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The United States vs. Billie Holiday – Movie Review

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The United States vs. Billie Holiday – Movie Review

Rating: C- (Below Average)

Trailer/Thumbnail Courtesy eOne Films

Music biopics are incredibly common and many of them follow the same story beats, even when tackling singers and songwriters with vastly different life stories. It can be tricky to break away from that, but it’s especially disappointing when a film attempts to depart from the formula and ends up disappointing. Director Lee Daniels and screenwriter Suzan-Lori Parks decide to focus on a specific period of Billie Holiday’s life in The United States vs. Billie Holiday, but the result feels strangely repetitive and we don’t get the needed insights. After the sluggish two hours and ten minutes, we’re left wondering why she was such an important figure.

The strongest aspect of the film comes from Andra Day’s lead performance as Holiday. She works hard to capture the mannerisms of the real person and deserves credit for the best scenes of the film, when she takes to the stage. The scenes of just Holiday singing into the microphone have the required power one would hope for. The film also succeeds in recreating the time period and the production team, from the costume to the hair and makeup department, clearly put in a lot of research so we could be transported back in time. It’s in what the film chooses to focus on elsewhere that it greatly disappoints.

It’s not a problem that the film skips Billie Holiday’s rise, because so many biopics decide to depict that and they all strangely follow the same narrative. However, we’re not given a sense of what made her so popular, especially when the film focuses mostly on one song. “Strange Fruit” is an important song in Billie Holiday’s life story, but the movie makes it seem like it’s her only notable song and that’s far from the truth. The film also devotes a lot of time to her drug use, so we get scene after scene of her heroin addiction, but the filmmakers don’t explore in detail what causes her to keep taking the stuff. A good chunk of screen time is devoted to her taking drugs with a little bit about the domestic abuse she suffered from one of her lovers and little else.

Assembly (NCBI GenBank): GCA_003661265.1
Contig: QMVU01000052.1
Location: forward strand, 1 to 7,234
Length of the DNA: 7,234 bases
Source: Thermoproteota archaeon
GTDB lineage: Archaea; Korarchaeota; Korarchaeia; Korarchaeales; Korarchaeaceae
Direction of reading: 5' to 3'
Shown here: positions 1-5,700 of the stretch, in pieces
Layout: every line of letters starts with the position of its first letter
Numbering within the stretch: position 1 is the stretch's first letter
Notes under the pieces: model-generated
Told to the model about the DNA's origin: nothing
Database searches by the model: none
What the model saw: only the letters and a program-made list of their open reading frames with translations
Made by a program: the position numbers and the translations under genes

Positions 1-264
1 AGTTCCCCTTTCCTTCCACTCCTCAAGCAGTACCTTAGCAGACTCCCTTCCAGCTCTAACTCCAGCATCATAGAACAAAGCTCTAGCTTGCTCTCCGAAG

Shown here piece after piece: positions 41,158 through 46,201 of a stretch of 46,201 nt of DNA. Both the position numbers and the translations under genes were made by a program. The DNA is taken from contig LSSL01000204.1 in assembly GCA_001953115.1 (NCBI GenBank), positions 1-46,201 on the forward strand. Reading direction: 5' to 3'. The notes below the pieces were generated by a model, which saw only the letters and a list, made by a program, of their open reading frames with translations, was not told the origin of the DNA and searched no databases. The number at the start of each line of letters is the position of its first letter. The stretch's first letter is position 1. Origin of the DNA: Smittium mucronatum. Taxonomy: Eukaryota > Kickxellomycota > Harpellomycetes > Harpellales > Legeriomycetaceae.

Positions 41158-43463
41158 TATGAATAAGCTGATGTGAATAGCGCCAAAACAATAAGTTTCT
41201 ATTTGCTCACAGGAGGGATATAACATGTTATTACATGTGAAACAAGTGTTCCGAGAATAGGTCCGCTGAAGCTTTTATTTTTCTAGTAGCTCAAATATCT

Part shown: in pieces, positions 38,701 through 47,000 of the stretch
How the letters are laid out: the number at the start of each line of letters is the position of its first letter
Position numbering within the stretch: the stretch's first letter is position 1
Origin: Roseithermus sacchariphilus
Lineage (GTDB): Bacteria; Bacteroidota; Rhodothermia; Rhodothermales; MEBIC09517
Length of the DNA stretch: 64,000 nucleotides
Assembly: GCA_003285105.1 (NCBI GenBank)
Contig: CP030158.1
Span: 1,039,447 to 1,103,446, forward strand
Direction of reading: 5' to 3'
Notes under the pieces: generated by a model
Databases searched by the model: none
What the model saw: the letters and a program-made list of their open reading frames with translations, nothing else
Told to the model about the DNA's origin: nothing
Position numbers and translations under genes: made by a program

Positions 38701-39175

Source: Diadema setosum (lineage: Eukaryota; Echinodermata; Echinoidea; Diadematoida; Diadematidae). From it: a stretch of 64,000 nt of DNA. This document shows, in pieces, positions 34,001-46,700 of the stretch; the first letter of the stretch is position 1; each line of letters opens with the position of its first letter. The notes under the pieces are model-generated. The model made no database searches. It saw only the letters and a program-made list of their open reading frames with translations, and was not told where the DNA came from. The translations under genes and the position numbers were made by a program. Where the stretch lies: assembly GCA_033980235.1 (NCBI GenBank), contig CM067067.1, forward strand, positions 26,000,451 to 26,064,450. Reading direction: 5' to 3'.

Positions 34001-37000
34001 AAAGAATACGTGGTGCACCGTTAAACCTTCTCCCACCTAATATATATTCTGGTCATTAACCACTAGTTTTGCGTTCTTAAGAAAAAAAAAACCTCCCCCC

When Billie Holiday is sent to prison, she’s in and out in less than five minutes as the filmmakers immediately cut several months later. The film also barely touches on whatever positive traits she has, as she’s portrayed as a drug addicted diva with nothing likeable about her. It makes one wonder if The United States vs. Billie Holiday wants to celebrate and mourn what to happened her or tarnish her legacy. The pacing doesn’t help as this becomes a slow and unengaging biopic. There’s a surprising lack of energy, which only comes out during the musical performances.

Billie Holiday lived an unfortunate life full of troubles, but the way The United States vs. Billie Holiday tells it, nothing joyful or positive happened to her. For those unfamiliar with her work, they will wonder why she became such a big deal in her time, because the film seems largely disinterested in showing what made her popular and beloved. It’s a credit to Andra Day that there’s some interest in seeing what happens to her and that makes it all the more disappointing that we mostly just watch her shooting up heroin again and again and again.

Stefan Ellison
THE SCENE